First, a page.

Looking back at almost 4 years of posting I cannot believe that I haven't gotten around to posting about the Toll Gate. The Toll Gate seems as permanent a fixture in my mind as the Hudson River or the Heldebergs. It is an eternal part of the landscape familiar to all those who dwell around these parts. I think I thought that there was no need to do a post because what could I really say about the place that everyone doesn't already know? But heck, as usual some compulsion has led me to jot down some thoughts on the establishment.
I have always admired the green/orange pineapple themed wall paper. You can't beat the wallpaper at ol' timey eateries around here (here is some beautiful blue floral stuff from The Bears in Duanesburg). You see, not much has changed at the Toll Gate since it opened in the 40s. Not much at all.
Where do you see the below pictured setup anymore? This is about as close as you are going to get around here to seeing an original, period soda fountain-counter set up. Just look at those stools. It just doesn't get much better than that. I could poke around the interior of this place for hours. There are just so many delightful details to be taken in.
The Toll Gate even still serves their soda in reasonably sized glasses.
Although ice cream is really the main event at the Toll Gate, they do serve some unabashedly straight forward food. Burgers (including the famous "egg burger," which is scrambled eggs on a hamburger), hot dogs, clubs, etc... I was in a bit of a piggish mood so I ordered the "Toll Gate Burger" which is three thin patties on a bun (cheese is extra). The platter comes with crinkle cut fries (I am a crinkle cut fry fiend), some pickles, and a side salad.
I just happened to be in the mood to over indulge humorously, i.e., I actually don't really tend to like piles of beef on a burger. But I do like the Toll Gates burger patties. When you get a single patty burger the meat is good and thin and combines with the squishy, steamy bun to create a pleasant sort of flatness to the sandwich (almost slider like). All that you need is a slice of melty white American, a squirt of ketchup, and a couple pickle discs and you have the sort of 1950s "diner style" hamburger that McDonald's has since made a parody of.
My wife had the turkey club (w/chips). Mrs. Dave is a no nonsense individual and this turkey club suited her just fine. White bread, white mayo, and white turkey stacked high. There is comfort to be found in the warm, unctuous blandness of a turkey club. They are the sandwich equivalent of a reassuring hug from an elderly Aunt.
Above the entrance there is hung a painting that depicts ol' timey' times when there actually was a toll gate in the vicinity.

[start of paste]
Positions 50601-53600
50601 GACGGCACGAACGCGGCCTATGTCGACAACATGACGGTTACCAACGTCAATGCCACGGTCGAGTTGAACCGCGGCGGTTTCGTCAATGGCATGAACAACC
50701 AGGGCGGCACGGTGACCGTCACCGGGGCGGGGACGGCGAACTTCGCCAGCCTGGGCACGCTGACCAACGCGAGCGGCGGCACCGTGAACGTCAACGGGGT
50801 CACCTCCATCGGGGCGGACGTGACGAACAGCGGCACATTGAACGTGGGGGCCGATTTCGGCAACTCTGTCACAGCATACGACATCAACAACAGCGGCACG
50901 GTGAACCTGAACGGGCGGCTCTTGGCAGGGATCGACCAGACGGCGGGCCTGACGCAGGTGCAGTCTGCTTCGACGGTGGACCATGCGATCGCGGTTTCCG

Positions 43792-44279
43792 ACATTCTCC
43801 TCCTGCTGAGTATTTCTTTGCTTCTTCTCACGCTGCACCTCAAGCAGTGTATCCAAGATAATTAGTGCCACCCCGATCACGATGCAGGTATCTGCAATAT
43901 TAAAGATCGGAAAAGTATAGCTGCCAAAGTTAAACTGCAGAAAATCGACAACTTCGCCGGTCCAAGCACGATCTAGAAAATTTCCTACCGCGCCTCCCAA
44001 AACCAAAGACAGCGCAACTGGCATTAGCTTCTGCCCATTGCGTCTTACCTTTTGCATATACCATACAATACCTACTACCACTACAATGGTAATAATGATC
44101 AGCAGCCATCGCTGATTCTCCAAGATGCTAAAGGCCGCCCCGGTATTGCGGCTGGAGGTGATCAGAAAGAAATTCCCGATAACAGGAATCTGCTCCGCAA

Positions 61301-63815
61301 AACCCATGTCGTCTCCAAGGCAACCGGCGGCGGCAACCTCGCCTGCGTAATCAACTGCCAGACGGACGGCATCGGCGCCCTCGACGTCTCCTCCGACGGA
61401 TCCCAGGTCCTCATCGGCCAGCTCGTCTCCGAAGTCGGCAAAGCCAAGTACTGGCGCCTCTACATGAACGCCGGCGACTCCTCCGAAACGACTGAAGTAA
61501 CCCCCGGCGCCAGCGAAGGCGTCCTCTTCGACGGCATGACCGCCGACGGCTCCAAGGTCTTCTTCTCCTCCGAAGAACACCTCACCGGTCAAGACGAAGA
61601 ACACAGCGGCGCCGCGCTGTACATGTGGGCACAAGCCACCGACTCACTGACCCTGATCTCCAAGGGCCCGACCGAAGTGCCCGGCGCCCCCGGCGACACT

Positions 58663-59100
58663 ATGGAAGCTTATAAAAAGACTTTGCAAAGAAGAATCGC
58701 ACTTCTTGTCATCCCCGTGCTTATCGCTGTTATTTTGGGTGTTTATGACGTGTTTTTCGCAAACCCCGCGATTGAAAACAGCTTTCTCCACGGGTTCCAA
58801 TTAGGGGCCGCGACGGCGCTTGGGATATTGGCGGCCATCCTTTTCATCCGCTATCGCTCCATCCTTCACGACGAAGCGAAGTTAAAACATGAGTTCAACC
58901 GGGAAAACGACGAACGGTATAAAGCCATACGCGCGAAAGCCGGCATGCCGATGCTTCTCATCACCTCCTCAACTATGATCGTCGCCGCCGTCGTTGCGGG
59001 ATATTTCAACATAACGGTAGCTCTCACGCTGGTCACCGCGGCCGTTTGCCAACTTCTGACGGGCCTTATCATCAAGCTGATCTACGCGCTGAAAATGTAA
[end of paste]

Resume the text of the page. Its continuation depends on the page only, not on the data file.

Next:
Here is a view from in front of the ice cream counter. My minds eye conjures a jaunty soda jerk in a gleaming white apron and a paper hat, speaking jauntily with his broad Albany County a's, and slinging egg creams to ruddy cheeked young locals while old men in plaid shirts smoke cigarettes at the front tables. Sigh. There will be a day when monuments to our cultural past such as the Toll Gate no longer exist. This makes me sad.
In any event, the Toll Gate is over on New Scotland Road in Slingerlands (on the outskirts of both Albany and Delmar). They make their own ice cream and it is damned good. If you have been reading my blog for long then you know that I have an unholy lust for egg nog and Toll Gate puts out some delicious egg nog ice cream come fall. They are also renowned for a certain peanut butter and jelly ice cream but this is not a flavor that I have sampled. Darling Giblet enjoys a regular dish (not kiddy, she is much too mature at 3 years 8 months for any of that nonsense) of vanilla with extra chocolate sprinkles.
If you live in Albany County and you have never been to the Toll Gate (this does not seem likely to me), my humble advice would be to pack up your family/sweetheart/parents and make the pilgrimage at your first convenience. If you are a transplant to the area then a visit the Toll Gate might just give you some insight into the psyches of your adopted countrymen. This is where many of our Ma's and Da's bounced us on their knees while we dribbled Tutti Frutti onto their pants. Heck, this may very well have been where our grandparents bounced our parents on their knees and spoon fed them rum-raisin or some other old fashioned flavor.
In short, I like the Toll Gate and I think you should too.